Chulip has been labeled a "kissing RPG", and if that doesn't make much sense to you, you're probably not alone :P

Our main character (named by the player) is a boy in his early teens who has just moved with his Father to the distinctly 60's/70's (Japan) flavored "Long Life Town". Once there, he has a dream about kissing a cute girl under a magical tree that is said to grant a happy and lasting relationship to any couple who kiss beneath it. During his meanderings about town the following morning, he learns that both the tree and the girl are real, and are both right there in the town he's just moved to. Approaching the girl and moving in for the kiss in real life, however, the boy finds himself unsuccessful and the recipient of a nasty slap.  Turns out he's "not her type".

After a heart-to-heart about it with his Father, the boy sets off on a quest to win her heart and prove he's a stand-up guy. How to do this? By kissing else everyone in town first. As much as this wouldn't work in the real world, it's a pretty great premise for a game. Along the way, he'll also have to learn to write the ultimate love letter to get her in the mood for when the day he can finally kiss her rolls around. How lucky then that Michio Suzuki, a Mr.Saturn-like disembodied head with a paintbrush sticking out of it, lives in a drain near his new home, and just happens to be in possession of the "Ultimate Lover-Letter Writing Set". Which is soon thereafter stolen. D'oh!

Gameplay-wise, Chulip is again a variation on moon - essentially your character is quite limited in the amount of stuff he's able to do at first, and will only be allowed to explore further from his home base the more his "heart grows" from kissing people. And like moon, the key to progression is usually helping others. Sometimes the kiss itself is all a character needs - everyone likes to feel better about themselves - and in these cases it's usually just a matter of approaching carefully at the right time, or perhaps having a certain item on your person. More prominent characters, however, usually have a whole side-story revolving around them and it may take a good chunk of the game before events fall into place and you're able to help them out and be rewarded with a kiss for your efforts.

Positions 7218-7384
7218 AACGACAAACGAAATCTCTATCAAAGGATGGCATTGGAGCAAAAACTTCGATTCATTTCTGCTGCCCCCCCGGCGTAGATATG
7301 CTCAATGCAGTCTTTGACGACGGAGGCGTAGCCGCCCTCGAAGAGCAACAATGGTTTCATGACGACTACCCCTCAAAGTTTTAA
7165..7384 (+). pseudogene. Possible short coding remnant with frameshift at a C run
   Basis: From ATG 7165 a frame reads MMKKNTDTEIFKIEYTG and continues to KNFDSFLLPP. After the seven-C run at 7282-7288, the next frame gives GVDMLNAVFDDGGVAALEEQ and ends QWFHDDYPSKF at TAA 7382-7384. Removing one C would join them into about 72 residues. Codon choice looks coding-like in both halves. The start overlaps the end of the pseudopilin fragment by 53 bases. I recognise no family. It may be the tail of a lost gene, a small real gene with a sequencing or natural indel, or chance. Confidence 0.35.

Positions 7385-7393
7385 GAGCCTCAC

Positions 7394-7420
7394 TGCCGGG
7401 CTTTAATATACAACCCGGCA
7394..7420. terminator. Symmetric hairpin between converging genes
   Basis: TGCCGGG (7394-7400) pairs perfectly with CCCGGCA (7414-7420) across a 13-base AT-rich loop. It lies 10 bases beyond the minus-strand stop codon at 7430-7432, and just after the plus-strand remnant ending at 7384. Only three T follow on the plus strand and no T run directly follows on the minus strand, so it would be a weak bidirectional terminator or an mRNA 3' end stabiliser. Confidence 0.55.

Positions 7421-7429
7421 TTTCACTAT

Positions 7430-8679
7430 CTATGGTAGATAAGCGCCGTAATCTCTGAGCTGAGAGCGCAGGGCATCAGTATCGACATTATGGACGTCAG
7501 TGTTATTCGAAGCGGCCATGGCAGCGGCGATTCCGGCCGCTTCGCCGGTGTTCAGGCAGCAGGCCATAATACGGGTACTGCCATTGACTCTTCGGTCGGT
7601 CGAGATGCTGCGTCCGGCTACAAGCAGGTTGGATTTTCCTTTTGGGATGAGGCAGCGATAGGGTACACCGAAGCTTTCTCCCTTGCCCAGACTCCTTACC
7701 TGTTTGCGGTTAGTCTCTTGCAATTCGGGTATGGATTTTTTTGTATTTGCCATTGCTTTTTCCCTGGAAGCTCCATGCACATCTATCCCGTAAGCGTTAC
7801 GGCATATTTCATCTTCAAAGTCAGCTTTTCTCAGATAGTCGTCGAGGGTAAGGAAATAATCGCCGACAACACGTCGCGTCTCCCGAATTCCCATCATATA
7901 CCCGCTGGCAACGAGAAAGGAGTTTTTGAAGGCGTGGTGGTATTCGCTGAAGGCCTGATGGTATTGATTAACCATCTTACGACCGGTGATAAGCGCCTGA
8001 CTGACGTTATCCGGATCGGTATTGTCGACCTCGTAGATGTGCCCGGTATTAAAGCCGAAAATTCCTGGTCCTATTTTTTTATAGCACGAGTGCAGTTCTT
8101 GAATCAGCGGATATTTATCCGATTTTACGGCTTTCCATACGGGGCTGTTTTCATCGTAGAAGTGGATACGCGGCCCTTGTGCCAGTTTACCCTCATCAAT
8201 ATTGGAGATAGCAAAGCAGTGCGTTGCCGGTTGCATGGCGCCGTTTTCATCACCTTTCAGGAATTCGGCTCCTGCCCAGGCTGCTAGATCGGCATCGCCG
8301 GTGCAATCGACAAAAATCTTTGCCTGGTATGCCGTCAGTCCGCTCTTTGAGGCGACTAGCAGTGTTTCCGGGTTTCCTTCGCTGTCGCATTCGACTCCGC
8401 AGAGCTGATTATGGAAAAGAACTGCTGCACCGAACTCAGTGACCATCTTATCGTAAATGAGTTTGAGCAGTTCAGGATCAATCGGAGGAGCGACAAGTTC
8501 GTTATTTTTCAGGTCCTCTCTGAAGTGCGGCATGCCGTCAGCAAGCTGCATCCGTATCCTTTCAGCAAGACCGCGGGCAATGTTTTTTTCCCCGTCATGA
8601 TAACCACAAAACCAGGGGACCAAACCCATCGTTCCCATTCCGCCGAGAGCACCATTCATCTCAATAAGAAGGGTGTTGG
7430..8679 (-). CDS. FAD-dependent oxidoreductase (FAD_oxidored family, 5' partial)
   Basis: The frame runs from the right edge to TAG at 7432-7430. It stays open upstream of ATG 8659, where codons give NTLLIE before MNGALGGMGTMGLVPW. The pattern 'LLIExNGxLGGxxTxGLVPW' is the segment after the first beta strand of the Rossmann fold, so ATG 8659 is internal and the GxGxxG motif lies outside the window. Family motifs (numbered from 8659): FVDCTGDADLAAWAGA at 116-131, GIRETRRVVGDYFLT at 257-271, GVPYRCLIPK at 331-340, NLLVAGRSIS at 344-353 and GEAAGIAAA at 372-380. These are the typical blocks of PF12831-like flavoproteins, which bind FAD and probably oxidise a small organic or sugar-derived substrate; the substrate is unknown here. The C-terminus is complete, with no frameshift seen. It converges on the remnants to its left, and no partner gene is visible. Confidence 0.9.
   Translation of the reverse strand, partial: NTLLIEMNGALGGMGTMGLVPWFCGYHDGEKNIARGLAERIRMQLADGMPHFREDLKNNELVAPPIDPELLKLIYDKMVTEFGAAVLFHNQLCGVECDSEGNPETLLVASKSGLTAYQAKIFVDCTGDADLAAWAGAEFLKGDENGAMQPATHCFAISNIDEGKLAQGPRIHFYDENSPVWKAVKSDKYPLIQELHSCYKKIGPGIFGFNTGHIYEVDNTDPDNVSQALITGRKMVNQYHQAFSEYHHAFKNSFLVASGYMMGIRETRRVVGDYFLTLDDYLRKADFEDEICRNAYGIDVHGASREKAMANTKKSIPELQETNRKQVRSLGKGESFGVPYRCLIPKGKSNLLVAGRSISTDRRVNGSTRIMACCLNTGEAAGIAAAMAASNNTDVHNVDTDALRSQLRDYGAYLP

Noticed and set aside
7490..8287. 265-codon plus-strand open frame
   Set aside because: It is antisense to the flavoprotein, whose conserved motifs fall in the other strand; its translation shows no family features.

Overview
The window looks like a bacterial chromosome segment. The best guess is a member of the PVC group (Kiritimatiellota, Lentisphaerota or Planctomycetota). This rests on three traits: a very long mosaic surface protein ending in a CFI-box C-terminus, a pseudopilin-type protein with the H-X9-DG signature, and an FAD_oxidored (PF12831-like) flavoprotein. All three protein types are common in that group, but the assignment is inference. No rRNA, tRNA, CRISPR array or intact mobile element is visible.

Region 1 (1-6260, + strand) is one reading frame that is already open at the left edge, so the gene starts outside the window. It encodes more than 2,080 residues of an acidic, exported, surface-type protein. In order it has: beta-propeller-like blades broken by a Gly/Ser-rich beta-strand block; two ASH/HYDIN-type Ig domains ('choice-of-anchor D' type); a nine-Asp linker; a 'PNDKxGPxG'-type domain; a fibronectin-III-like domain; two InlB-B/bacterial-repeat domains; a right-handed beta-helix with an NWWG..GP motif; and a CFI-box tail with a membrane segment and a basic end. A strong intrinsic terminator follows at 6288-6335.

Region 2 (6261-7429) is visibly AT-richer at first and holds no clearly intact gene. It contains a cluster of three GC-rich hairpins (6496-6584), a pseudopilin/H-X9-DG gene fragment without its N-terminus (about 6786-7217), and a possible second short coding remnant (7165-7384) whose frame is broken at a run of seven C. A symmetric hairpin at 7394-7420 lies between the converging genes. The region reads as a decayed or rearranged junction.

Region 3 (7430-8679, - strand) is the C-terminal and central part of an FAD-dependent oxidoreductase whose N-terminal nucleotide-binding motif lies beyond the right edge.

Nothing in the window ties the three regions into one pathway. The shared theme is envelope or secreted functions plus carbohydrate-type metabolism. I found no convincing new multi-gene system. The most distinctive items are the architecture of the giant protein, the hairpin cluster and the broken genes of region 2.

There's Batayan, for example, the guitar-slinging slacker you can see in the video below. Tired of just breezing through life, Batayan realises he needs a job, but how to get one? Well, maybe you could become president of the huge factory the next town over and hire him? As if this weren't difficult enough, Batayan quickly becomes dissatisfied with his job and longs to return to his carefree lifestyle, so before he gives you a kiss, you'll have to fire him too!

If you're intrigued by the concept, you should be, but as for the actual gameplay, well, that's a less obvious proposition. Chulip's a game you'll probably either love or hate, and though I'm firmly in the former category, if you check out the reviews you'll find plenty of people leaning toward the latter.